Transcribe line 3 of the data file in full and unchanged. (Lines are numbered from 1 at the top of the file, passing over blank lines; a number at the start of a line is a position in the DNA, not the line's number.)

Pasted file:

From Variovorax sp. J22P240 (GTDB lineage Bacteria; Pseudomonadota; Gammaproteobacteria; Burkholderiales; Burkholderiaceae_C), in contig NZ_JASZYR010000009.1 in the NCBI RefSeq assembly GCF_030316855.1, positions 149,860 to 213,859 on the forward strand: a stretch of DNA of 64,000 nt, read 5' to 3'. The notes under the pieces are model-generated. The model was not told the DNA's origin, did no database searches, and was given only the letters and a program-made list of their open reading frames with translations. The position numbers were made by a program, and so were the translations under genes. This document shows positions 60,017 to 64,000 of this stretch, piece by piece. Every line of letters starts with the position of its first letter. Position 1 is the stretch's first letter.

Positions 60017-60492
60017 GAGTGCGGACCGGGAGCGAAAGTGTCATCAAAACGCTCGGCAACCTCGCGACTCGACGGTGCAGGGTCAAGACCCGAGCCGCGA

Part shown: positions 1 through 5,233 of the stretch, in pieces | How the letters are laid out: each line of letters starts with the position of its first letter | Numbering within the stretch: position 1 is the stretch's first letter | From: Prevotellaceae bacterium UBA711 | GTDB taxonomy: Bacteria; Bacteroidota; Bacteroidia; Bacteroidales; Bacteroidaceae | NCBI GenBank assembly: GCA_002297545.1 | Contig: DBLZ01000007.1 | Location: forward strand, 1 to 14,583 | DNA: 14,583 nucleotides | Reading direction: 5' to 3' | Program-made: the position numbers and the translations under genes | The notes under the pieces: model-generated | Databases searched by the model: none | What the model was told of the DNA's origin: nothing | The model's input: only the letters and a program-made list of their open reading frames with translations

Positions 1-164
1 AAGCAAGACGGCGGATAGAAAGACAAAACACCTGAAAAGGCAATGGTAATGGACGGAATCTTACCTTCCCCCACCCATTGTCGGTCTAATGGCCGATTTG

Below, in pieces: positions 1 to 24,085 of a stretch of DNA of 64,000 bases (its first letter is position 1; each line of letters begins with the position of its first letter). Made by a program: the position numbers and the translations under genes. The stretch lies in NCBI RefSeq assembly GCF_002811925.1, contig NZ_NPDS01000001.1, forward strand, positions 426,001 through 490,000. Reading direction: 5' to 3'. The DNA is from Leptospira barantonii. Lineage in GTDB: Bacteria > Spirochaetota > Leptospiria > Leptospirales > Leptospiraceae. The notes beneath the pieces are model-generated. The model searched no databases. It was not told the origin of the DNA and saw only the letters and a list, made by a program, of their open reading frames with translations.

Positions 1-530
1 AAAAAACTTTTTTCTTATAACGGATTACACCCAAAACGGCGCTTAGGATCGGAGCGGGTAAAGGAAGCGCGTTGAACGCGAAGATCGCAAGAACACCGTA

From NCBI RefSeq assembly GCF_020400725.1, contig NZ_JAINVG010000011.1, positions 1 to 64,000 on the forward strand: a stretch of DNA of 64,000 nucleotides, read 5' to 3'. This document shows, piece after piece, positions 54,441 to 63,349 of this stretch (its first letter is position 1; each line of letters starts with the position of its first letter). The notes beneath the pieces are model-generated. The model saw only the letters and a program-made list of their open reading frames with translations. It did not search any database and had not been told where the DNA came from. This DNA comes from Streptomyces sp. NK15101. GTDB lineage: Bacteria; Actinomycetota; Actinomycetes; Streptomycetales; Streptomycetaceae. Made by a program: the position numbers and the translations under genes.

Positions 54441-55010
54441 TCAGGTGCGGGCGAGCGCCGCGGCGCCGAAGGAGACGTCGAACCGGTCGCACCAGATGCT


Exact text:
60017 GAGTGCGGACCGGGAGCGAAAGTGTCATCAAAACGCTCGGCAACCTCGCGACTCGACGGTGCAGGGTCAAGACCCGAGCCGCGA